An American man returns to a corrupt, Japanese-occupied Shanghai four months before Pearl Harbor and discovers his friend has been killed. While he unravels the mysteries of the death, he falls in love and discovers a much larger secret. Written by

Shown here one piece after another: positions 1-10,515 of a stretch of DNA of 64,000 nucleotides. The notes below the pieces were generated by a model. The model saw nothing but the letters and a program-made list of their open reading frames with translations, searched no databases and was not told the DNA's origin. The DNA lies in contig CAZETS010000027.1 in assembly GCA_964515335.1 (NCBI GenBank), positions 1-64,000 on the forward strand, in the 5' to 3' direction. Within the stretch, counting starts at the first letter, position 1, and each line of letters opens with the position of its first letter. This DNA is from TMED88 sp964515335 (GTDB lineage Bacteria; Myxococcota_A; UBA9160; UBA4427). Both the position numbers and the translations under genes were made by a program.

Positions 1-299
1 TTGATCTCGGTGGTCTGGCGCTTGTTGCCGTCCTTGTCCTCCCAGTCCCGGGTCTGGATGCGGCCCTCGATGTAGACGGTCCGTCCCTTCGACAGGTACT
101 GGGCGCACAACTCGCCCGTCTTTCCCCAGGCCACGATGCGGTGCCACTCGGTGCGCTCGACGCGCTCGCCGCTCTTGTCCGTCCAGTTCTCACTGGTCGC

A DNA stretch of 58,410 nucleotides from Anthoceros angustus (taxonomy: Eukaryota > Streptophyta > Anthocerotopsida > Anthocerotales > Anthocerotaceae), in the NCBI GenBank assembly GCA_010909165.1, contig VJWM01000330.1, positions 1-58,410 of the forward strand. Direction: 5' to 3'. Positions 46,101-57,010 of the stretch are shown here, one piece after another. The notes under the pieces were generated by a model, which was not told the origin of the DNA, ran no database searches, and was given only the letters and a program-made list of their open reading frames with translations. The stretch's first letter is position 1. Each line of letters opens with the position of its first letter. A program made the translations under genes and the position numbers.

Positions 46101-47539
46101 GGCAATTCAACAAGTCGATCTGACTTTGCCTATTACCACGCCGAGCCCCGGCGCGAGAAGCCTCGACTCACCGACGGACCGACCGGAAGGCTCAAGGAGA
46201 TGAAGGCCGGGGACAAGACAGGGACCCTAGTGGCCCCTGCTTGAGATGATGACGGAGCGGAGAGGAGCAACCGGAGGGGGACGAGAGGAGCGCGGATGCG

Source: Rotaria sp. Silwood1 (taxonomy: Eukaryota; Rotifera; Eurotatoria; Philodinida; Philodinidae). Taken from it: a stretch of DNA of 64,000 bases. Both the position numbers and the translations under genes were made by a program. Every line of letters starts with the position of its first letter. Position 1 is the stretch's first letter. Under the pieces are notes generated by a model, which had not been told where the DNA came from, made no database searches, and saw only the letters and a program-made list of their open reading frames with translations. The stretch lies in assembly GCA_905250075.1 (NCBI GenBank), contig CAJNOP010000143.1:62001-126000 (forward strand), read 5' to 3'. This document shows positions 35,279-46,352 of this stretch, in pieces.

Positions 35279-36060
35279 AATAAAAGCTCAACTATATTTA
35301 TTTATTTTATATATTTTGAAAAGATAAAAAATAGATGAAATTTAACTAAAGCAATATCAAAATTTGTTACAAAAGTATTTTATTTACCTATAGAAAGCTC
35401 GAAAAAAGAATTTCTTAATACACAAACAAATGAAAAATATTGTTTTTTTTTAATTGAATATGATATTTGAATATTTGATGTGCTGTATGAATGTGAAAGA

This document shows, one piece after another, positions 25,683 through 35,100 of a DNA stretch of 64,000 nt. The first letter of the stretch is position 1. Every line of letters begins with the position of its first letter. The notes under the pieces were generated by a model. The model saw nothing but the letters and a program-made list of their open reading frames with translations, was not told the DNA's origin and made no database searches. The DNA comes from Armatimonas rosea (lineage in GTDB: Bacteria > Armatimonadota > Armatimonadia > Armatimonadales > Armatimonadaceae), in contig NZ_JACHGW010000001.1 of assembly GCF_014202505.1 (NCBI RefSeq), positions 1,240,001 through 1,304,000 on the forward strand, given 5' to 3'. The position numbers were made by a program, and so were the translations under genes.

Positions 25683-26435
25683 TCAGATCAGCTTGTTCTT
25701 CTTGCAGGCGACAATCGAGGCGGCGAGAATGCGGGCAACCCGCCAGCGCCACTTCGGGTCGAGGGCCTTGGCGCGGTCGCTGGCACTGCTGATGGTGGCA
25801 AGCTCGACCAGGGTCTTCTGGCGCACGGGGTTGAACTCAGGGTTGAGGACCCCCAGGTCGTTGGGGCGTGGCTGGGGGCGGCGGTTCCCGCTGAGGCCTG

Shanghai impressed me as a very well-made film. This tale of espionage and double dealing kept me hooked throughout. Shanghai compels the viewer to pay attention in order to piece together a jumble of unclear relationships and alliances. There are many acts of betrayal in the story and they unfold from start to finish. The film also gets high marks for its depiction of pre-World War II Shanghai. The audience get a good visual sense of the cosmopolitan characteristics of the city and in fact, even its delights, like its bars and casinos, compare favorably with those in other modern cities. The acting in this film deserves commendation. Though I am not much of a John Cusack fan, I found his performance believable and not overdone. Li Gong and Yun Fat-Chow are also well cast. Their demeanor came across as natural. I would recommend this film to anyone without reservation.
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